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Authors: Penny Richards

An Untimely Frost

BOOK: An Untimely Frost
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Drawing a deep breath, Lilly let her troubled gaze roam the room's faded elegance once more.
What she saw was neglect, not destruction. Was it possible that the townsfolk were too frightened of the haint rumored to occupy the house to rob it? Strange, since even she knew the furnishings were worth a small fortune.
Recalling what she'd told William about preachers being unable to afford such costly things, her lips twisted into a bitter smile. The grand lifestyle suggested by Heaven's Gate and its furnishings would have been easily attainable if the reverend routinely fleeced his flocks.
Leaving, she crossed the hall and found herself in a bedroom. A mahogany chest with cabriole legs, claw and ball feet, and decorated with carved shells and scrollwork sat on the far wall. A tin bathtub peeked from behind a carved dressing screen.
Animals had helped themselves to some of the feathers from the rotting feather tick, and the tangle of sheets was stained with rust.
Her breathing hitched. Not rust. Blood.
Lots and lots of blood.
All copyrighted material within is Attributor Protected.
To the extent that the image or images on the cover of this book depict a person or persons, such person or persons are merely models, and are not intended to portray any character or characters featured in the book.
This book is a work of fiction. Names, characters, places, and incidents either are products of the author's imagination or are used fictitiously. Any resemblance to actual persons, living or dead, events, or locales is entirely coincidental.
KENSINGTON BOOKS are published by
Kensington Publishing Corp.
119 West 40th Street
New York, NY 10018
Copyright © 2016 by Penny Richards
All rights reserved. No part of this book may be reproduced in any form or by any means without the prior written consent of the Publisher, excepting brief quotes used in reviews.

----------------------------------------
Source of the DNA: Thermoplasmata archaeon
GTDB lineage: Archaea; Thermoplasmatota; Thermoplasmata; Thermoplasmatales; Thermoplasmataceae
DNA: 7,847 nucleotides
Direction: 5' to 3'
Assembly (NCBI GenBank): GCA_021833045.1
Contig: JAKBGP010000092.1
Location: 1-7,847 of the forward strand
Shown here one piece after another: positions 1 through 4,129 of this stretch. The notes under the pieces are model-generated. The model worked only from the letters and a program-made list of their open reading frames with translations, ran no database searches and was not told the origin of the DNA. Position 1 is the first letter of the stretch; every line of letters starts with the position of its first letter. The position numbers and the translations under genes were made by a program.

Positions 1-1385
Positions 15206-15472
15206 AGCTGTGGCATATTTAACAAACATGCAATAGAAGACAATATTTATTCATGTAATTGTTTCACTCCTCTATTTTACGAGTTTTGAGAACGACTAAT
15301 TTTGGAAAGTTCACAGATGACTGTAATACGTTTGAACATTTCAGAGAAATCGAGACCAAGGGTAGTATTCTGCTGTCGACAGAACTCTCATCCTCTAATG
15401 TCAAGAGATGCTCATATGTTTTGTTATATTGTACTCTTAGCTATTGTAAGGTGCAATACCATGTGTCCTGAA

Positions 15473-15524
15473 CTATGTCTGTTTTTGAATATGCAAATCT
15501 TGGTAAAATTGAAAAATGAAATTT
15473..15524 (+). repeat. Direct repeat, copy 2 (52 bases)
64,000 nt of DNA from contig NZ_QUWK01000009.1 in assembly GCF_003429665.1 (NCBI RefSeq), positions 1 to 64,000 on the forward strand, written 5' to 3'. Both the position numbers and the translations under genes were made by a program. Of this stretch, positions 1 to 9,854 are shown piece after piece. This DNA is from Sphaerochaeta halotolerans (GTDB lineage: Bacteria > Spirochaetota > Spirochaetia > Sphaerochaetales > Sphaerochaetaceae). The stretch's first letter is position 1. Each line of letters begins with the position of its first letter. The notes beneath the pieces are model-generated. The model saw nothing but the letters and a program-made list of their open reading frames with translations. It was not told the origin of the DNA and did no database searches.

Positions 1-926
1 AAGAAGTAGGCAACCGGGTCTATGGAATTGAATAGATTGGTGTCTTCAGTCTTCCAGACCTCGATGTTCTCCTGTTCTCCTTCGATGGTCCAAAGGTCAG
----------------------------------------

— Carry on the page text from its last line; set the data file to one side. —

Kensington and the K logo Reg. U.S. Pat. & TM Off.
eISBN-13: 978-1-4967-0603-4
eISBN-10: 1-4967-0603-X
First Kensington Electronic Edition: August 2016
ISBN: 978-1-4967-0602-7
ISBN-10: 1-4967-0602-1
This book is for my friend Linda Card, who,
many years ago, when I was looking for a jumping-off
place for this book, gave me an idea I'd never have
thought of. At long last, here are the results.
This book couldn't have been written without the efforts of many people: Linda Hanabarger, with the Fayette County Genealogical and Historical Society, for the pictures, information, and street map of old Vandalia; Curtis Mann, with the Lincoln Library, in Springfield, Illinois, for the invaluable information about Springfield and especially Chatterton's Opera House; and Sandy and LaRee as usual, for reading and rereading and keeping me straight. Thanks to everyone at Kensington Publishing for taking a chance on me and working with me on my ideas and giving me such an awesome cover, and lastly to my editor, Tara Gavin, whose belief in me and my writing gave me another “first” and whose spot-on editing always makes the book better.
Death lies on her like an untimely frost.
—William Shakespeare,
Romeo and Juliet,
act 4, scene 5
Chicago, 1881
Peacock Opera House
last it, he'd promised !
Lilly Warner's rising fury battled with an all-too-familiar disappointment. Pierce Wainwright, the cast's manager and the man who had raised her from the age of eleven, had finally given her a major role in the troupe's new play,
Society's Daughter
. Tim had promised to come and see her debut performance, but he hadn't shown up. Another of her husband's lies, offered for the sole purpose of momentary appeasement.
Too angry to be fearful, she jerked up the hood of her red woolen cape and stepped through the door at the rear of the theater into the darkness of the narrow backstreet. In less than a minute, she entered the main thoroughfare. Tendrils of fog writhed in the flickering glow of the gaslights, turning the few stalwart souls braving the chilly night into wraithlike phantoms.
Annoyance rose with every step as she navigated the four blocks to the boardinghouse where the members of the Pierced Rose Theater Troupe were staying during their brief stay in Chicago. She pushed through the doorway and was greeted by a rush of heat from the foyer fireplace. Pushing back the hood, she marched down the hall, mentally framing a series of questions for her absent husband.
Nearing Pierce and Rose's room, Lilly noticed their door standing ajar. That was odd; the worldly-wise Rose was generally more careful about such things. Lilly placed her gloved hand on the doorknob, wondering if she should stick her head in and mention the oversight.